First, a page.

Entwistle railway station
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|Local authority||Blackburn with Darwen|
|Managed by||Northern Trains|
|Number of platforms||1|
|Live arrivals/departures, station information and onward connections|
from National Rail Enquiries
|Annual rail passenger usage*|
|Original company||Bolton, Blackburn, Clitheroe and West Yorkshire Railway|
|Pre-grouping||Lancashire and Yorkshire Railway|
|Post-grouping||London Midland and Scottish Railway|
|1 August 1848||Opened|
|National Rail – UK railway stations|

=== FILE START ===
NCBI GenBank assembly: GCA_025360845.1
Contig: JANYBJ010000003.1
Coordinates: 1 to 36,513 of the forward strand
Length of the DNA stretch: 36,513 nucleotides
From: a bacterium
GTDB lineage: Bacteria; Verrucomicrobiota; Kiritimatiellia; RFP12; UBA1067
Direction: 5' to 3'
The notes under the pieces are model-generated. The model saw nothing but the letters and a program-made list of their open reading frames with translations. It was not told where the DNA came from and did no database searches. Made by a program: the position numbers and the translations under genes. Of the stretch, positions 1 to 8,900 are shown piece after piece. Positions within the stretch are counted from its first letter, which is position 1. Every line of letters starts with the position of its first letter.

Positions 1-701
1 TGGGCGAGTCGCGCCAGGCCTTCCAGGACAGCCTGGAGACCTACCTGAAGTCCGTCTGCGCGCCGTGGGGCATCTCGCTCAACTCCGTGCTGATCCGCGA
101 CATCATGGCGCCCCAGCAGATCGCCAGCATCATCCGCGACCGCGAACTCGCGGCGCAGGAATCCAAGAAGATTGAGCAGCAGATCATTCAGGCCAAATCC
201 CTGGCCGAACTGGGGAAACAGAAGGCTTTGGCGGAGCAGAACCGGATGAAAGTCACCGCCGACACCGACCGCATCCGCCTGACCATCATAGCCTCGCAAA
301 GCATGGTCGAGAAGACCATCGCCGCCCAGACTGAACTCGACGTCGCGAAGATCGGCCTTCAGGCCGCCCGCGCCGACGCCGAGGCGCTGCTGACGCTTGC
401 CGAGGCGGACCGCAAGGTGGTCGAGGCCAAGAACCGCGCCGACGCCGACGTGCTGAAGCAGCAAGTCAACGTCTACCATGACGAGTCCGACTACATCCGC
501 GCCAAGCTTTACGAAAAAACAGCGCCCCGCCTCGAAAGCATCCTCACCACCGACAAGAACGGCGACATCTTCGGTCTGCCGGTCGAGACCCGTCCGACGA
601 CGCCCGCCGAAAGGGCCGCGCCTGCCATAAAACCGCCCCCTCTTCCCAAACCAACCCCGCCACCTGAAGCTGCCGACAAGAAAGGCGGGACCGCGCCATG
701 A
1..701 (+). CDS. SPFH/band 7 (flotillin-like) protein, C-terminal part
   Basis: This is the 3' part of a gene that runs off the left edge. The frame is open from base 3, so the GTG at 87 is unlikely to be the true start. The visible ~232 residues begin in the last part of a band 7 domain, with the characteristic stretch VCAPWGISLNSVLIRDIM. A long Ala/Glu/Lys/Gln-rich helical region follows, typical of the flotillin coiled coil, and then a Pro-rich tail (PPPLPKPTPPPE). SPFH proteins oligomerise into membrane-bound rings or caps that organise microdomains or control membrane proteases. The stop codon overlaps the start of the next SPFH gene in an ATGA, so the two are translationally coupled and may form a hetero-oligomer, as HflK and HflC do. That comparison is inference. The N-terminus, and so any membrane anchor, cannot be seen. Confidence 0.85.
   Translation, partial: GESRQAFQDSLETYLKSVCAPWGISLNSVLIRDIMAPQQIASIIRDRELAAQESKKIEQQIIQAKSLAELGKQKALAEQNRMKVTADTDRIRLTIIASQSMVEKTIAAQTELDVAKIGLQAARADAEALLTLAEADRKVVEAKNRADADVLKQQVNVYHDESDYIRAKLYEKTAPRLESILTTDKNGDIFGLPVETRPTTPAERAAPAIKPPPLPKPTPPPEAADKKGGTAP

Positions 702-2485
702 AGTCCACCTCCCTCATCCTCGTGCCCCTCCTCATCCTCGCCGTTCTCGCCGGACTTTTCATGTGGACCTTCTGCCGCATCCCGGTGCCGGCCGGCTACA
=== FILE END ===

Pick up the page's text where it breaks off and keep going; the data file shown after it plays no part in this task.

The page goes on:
The rural Entwistle railway station first opened in 1848 is 5 3⁄4 miles (9.3 km) north of Bolton and serves the village of Entwistle. It is also the closest station to Edgworth. Unlike nearby Bromley Cross the station lies outside the Transport for Greater Manchester boundary, meaning that passengers cannot take advantage of their special offers and ticketing. Owing to the remote location and low passenger numbers, Entwistle has been a request stop for several years. It is served by Northern services on the Manchester Victoria/Bolton 'Ribble Valley' Line towards Blackburn and Clitheroe in England.